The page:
I’m not going to linger on the subject here, but if you do some research on the net, you’ll see that Tencel really has everything just to be sewn with the best respect for our planet 😉

The waterproof part

This part HAS to be waterproof to prevent leaks on your clothes, but it must also be breathable.

The PUL exists for this specific purpose.

On the ArBrinic website, we can read :

The “PUL” is a 100% waterproof, soft and supple fabric, which is easy to sew and can be used to make all kinds of waterproof items that are resistant to repeated washing.

Pul consists of a polyurethane membrane laminated to a knitted fabric. It can be washed up to 40° but DO NOT tumble dried it.

There are organic PUL, oekotex PUL and “standard” PUL. Of course, the prices are accordingly.

Please note: the “organic” PUL can’t be entirely organic as the coated part cannot be. However the cotton is organic, so it’s one step in the right direction 😉

If for some reason you don’t want to use PUL, I’ve read on baby nappy forums that you can replace it with an old K-Way, or a mattress pad (I personally haven’t tested it).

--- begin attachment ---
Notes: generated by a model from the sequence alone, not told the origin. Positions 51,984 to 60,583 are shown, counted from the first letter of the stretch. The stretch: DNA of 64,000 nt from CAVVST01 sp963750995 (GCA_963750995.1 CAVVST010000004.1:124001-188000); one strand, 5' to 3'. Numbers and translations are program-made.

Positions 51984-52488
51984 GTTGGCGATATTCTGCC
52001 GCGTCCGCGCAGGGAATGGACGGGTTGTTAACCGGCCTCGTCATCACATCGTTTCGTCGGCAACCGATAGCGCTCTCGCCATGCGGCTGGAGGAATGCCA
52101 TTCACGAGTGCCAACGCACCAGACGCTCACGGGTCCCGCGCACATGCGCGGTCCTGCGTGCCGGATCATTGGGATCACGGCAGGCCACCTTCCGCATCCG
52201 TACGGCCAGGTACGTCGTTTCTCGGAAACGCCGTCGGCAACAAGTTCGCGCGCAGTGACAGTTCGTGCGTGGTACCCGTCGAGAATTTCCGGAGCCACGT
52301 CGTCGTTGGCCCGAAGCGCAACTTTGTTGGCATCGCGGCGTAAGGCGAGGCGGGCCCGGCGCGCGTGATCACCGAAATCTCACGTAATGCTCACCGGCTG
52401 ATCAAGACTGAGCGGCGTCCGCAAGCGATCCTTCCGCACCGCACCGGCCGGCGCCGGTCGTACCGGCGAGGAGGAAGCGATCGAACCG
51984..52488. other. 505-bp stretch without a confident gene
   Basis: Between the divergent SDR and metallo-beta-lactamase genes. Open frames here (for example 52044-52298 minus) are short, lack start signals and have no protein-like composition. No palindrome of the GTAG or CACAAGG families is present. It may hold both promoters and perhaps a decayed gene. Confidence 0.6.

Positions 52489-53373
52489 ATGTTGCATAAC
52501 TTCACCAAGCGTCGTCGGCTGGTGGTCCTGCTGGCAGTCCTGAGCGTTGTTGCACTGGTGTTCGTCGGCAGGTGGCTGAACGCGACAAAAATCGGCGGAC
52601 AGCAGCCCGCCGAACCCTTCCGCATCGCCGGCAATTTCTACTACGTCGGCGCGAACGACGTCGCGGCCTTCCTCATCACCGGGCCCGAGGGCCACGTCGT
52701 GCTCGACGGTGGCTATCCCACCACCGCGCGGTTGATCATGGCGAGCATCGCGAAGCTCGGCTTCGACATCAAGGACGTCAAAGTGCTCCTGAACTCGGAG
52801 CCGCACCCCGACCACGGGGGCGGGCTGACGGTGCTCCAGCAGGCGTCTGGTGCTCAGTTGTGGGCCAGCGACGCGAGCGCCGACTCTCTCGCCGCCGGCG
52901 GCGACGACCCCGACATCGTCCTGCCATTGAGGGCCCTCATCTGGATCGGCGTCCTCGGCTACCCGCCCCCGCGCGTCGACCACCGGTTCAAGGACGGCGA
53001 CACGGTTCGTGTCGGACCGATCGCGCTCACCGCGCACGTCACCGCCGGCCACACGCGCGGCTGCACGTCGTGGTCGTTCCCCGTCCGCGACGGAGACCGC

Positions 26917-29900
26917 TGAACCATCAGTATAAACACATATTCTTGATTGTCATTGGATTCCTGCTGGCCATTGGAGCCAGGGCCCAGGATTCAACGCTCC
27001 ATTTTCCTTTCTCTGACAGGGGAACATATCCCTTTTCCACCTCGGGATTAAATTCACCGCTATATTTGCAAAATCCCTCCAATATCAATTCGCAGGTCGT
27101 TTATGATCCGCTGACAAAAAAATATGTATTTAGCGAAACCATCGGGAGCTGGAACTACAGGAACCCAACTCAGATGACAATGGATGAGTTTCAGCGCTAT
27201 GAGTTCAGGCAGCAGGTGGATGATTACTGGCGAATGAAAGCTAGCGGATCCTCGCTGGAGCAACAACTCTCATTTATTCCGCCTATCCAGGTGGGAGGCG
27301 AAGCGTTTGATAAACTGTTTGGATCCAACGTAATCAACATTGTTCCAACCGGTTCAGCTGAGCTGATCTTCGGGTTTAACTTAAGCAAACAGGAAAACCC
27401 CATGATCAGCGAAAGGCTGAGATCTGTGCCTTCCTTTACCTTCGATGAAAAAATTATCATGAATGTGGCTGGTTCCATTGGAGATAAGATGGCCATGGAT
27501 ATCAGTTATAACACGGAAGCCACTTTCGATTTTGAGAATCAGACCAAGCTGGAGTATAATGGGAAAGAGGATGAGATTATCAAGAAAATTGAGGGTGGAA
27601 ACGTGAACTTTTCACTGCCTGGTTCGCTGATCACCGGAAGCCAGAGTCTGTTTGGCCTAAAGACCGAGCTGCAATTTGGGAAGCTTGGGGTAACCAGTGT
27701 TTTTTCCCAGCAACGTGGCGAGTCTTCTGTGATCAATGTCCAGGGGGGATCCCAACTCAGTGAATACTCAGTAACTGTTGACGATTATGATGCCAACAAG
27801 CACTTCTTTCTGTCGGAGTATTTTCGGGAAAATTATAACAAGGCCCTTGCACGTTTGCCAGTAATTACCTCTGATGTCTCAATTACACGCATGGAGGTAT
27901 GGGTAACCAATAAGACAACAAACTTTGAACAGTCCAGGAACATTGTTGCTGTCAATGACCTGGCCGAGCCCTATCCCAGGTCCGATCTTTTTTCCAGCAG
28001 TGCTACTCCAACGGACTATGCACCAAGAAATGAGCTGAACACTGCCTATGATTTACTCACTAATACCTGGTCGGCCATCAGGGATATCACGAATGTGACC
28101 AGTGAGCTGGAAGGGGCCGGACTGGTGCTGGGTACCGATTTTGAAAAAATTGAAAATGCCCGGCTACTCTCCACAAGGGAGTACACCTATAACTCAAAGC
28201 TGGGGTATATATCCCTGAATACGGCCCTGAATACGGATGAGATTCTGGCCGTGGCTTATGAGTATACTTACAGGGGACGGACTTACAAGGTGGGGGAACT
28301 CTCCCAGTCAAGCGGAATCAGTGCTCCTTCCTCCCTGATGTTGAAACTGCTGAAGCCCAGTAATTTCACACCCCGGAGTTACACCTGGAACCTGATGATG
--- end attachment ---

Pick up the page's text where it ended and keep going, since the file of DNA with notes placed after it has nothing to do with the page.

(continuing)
However, be careful: even if this fabric won’t be in direct contact with your skin, it’s still preferable to use fabrics that are free of harmful materials. By recycling an old mackintosh, we don’t have any possibilities to verify that.

When sewing PUL and keep it waterproof, you must avoid piercing as much as possible to avoid future leaks. So use clips instead of pins to sew your panties.

Fortunately, the assembly seams are located on the periphery of the PUL piece, so risks of leakage is minimal!

Where to find the fabrics?

Please note that this article is not affiliated: